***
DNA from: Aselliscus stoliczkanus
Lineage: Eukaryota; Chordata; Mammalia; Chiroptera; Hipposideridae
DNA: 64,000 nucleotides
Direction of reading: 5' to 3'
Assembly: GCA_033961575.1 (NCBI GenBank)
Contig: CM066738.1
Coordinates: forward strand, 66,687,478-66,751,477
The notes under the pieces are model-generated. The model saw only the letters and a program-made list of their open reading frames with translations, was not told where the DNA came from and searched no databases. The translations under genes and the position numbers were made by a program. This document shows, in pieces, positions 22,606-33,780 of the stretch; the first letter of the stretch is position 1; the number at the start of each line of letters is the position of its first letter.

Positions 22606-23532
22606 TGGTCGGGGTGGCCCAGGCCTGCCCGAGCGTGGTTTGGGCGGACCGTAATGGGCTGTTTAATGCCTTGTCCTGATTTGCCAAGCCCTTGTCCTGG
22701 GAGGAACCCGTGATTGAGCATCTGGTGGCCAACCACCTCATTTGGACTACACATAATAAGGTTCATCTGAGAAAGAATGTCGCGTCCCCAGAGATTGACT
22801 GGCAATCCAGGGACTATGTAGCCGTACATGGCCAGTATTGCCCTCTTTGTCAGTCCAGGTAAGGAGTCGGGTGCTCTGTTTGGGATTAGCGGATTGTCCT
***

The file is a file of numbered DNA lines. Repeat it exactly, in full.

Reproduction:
DNA from: Aselliscus stoliczkanus
Lineage: Eukaryota; Chordata; Mammalia; Chiroptera; Hipposideridae
DNA: 64,000 nucleotides
Direction of reading: 5' to 3'
Assembly: GCA_033961575.1 (NCBI GenBank)
Contig: CM066738.1
Coordinates: forward strand, 66,687,478-66,751,477
The notes under the pieces are model-generated. The model saw only the letters and a program-made list of their open reading frames with translations, was not told where the DNA came from and searched no databases. The translations under genes and the position numbers were made by a program. This document shows, in pieces, positions 22,606-33,780 of the stretch; the first letter of the stretch is position 1; the number at the start of each line of letters is the position of its first letter.

Positions 22606-23532
22606 TGGTCGGGGTGGCCCAGGCCTGCCCGAGCGTGGTTTGGGCGGACCGTAATGGGCTGTTTAATGCCTTGTCCTGATTTGCCAAGCCCTTGTCCTGG
22701 GAGGAACCCGTGATTGAGCATCTGGTGGCCAACCACCTCATTTGGACTACACATAATAAGGTTCATCTGAGAAAGAATGTCGCGTCCCCAGAGATTGACT
22801 GGCAATCCAGGGACTATGTAGCCGTACATGGCCAGTATTGCCCTCTTTGTCAGTCCAGGTAAGGAGTCGGGTGCTCTGTTTGGGATTAGCGGATTGTCCT